Training Tip Tuesdays with Karon Hawkins: #2 – Top 5 Myths of Weight Loss


Last time, we talked about the Golden Rule of Weight Loss. This time I wanted to clear up some of the most popular weight loss myths, because – honestly – they can really hinder progress! Let’s debunk these myths.

You Can Target Fat Loss On Your Body (“Spot Reduction”)

You cannot control where your body loses fat from. I can’t tell you how many times I’ve seen a picture of a fitness model with six pack abs next to a workout promising fat loss. Unfortunately, that’s not how the body works. Doing 100 crunches a day will NOT get you a six pack. The same thing applies for “waist trainers”, “sweat wraps” or any other product promising you a six pack for minimal work. Sorry, folks. Maintain that caloric deficit and in time through patience and consistent effort you will see fat loss in the areas you desire.

More Sweat = More Weight Loss

Sweat is a natural response your body triggers to maintain something called homeostasis. Think of homeostasis as your body trying to maintain balance internally and externally. When you exercise or do anything physically demanding, your body temperature increases. To compensate for this change in equilibrium, your body sweats to try and cool itself down. Temporary weight loss from sweat is regained when you rehydrate through the intake of water and food.

Carbohydrates Make You Fat

This is one of my favorite myths. Carbs get such a bad rep nowadays! Carbs are your body’s primary source of fuel. Your brain relies on carbs to function effectively in fact. When we exercise, our bodies utilize carbs to move and, without them, we just don’t move as efficiently. Carbs don’t make you fat, a caloric surplus, or consuming more calories than you burn, makes you fat. What is true about carbs and weight gain is that a lot of excess calories typically come from processed carbs that have very little fiber but high amounts of calories leading to over-consumption. Therefore, it’s not the macro-nutrient itself that leads to weight gain, but the over-consumption of it that leads to weight gain.

There Is One BEST Way To Exercise or Eat For Weight Loss

Whether it’s a new diet or new exercise for fat loss, there’s always some new modality between these two topics promising you results. However, there is NO end-all-be-all way to lose weight. What is the best way? The best way is the way that works for you, consistently. It’s the form of exercise and “diet” that you can do for the long-term. If you don’t see yourself moving this way, eating this way for a year down the line, three years down the line, it’s not worth it! Weight management is just as important as weight loss. Sure, those crash diets that drastically decrease your carbohydrate intake will help you lose weight in the short term (remember carbs are your primary source of fuel), but if you can’t maintain that lifestyle, you’ll most likely gain that weight back and maybe be worse off than when you started.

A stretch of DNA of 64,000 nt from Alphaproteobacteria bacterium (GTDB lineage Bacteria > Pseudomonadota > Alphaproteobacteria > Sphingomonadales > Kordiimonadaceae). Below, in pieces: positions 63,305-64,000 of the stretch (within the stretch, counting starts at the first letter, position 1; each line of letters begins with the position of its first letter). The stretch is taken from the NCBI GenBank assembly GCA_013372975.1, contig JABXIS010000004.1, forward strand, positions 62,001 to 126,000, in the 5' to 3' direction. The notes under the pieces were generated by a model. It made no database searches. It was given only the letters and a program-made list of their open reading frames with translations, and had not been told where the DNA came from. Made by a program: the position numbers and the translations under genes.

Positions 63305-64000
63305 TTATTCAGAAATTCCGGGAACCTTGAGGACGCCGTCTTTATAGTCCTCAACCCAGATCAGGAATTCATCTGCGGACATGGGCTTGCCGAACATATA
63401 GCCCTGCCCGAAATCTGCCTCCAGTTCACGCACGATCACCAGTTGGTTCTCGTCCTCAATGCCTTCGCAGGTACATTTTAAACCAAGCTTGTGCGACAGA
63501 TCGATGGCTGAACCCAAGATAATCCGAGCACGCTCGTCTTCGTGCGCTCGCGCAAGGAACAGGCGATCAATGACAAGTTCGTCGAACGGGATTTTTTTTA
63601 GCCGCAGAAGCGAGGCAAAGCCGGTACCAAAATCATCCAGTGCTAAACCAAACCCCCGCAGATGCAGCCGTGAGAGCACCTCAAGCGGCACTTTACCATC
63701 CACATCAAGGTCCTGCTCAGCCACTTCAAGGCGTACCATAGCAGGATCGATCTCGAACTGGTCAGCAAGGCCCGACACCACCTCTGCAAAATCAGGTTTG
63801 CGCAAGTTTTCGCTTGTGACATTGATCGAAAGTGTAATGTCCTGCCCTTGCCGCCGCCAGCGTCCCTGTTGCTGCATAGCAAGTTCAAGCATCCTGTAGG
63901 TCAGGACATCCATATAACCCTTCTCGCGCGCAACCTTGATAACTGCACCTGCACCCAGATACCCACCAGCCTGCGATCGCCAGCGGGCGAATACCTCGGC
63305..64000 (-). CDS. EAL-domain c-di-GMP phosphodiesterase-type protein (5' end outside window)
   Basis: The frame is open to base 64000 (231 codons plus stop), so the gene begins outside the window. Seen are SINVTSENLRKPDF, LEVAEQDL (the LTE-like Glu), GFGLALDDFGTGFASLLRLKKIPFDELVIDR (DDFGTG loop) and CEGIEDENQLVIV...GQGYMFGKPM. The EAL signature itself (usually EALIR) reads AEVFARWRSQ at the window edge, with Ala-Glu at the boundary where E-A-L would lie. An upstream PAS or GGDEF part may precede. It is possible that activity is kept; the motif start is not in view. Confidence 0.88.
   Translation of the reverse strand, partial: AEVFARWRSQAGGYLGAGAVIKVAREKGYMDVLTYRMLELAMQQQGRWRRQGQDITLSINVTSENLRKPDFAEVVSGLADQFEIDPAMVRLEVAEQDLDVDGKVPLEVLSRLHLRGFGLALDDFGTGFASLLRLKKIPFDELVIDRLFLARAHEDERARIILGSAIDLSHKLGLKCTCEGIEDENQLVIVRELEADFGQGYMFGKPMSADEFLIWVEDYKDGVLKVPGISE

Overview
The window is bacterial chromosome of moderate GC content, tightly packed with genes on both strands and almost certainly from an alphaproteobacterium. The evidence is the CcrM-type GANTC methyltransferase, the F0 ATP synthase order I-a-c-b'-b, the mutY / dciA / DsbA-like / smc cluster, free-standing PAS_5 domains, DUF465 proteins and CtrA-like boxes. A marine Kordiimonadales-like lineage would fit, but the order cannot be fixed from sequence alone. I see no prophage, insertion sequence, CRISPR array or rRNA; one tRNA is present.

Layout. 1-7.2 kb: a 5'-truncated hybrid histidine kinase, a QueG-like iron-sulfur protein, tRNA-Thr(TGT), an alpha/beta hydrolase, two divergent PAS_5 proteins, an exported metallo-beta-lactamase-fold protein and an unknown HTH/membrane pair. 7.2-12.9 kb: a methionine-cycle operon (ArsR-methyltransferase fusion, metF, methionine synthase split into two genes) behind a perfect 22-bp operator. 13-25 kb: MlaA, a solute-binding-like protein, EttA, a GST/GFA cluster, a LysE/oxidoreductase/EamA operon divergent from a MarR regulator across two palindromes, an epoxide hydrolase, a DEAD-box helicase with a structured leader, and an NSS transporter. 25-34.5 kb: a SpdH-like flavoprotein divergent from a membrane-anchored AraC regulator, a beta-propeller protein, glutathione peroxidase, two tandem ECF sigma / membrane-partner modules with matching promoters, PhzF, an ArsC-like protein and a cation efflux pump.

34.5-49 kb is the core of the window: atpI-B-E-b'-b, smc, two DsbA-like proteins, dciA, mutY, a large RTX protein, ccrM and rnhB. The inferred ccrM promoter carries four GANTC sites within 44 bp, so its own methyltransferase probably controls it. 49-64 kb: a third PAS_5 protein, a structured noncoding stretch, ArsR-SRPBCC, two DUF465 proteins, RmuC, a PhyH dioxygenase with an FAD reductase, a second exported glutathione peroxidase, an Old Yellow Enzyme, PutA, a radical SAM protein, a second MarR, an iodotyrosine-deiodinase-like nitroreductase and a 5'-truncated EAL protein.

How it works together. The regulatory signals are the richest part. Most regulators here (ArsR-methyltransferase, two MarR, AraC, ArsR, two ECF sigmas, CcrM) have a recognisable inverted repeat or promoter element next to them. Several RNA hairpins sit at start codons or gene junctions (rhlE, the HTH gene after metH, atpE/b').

You Can Out-Train a Bad Diet

As I mentioned in the beginning, how you eat will ultimately reflect how you look, feel and perform. This means no matter how hard you grind in the gym, you cannot overpower the impact of what you eat daily. We tend to overestimate the amount of calories we burn, and underestimate the amount of calories we consume. As an experiment, track your macro-nutrients using myfitnesspal or loseit apps on your phone for two or three days. You will be shocked at the amount of excess calories you did not know you were consuming, especially if you dine out often.


1. Crandall, C. G. (2010). Mechanisms and controllers of eccrine sweating in humans. Frontiers in Bioscience, S2(2), 685-696. doi:10.2741/s94

2. Golay, A., Allaz, A. F., Morel, Y., Tonnac, N. D., Tankova, S., & Reaven, G. (1996). Similar weight loss with low- or high-carbohydrate diets. The American Journal of Clinical Nutrition,63(2), 174-178. doi:10.1093/ajcn/63.2.174

3. Marchesini, G., Montesi, L., Ghoch, M. E., Brodosi, L., Calugi, S., & Grave, R. D. (2016). Long-Term Weight Loss Maintenance for Obesity: A Multidisciplinary Approach. Diabetes, Metabolic Syndrome and Obesity: Targets and Therapy, 37. doi:10.2147/dmso.s89836

4. Vispute, S. S., Smith, J. D., Lecheminant, J. D., & Hurley, K. S. (2011). The Effect of Abdominal Exercise on Abdominal Fat. Journal of Strength and Conditioning Research, 25(9), 2559-2564. doi:10.1519/jsc.0b013e3181fb4a46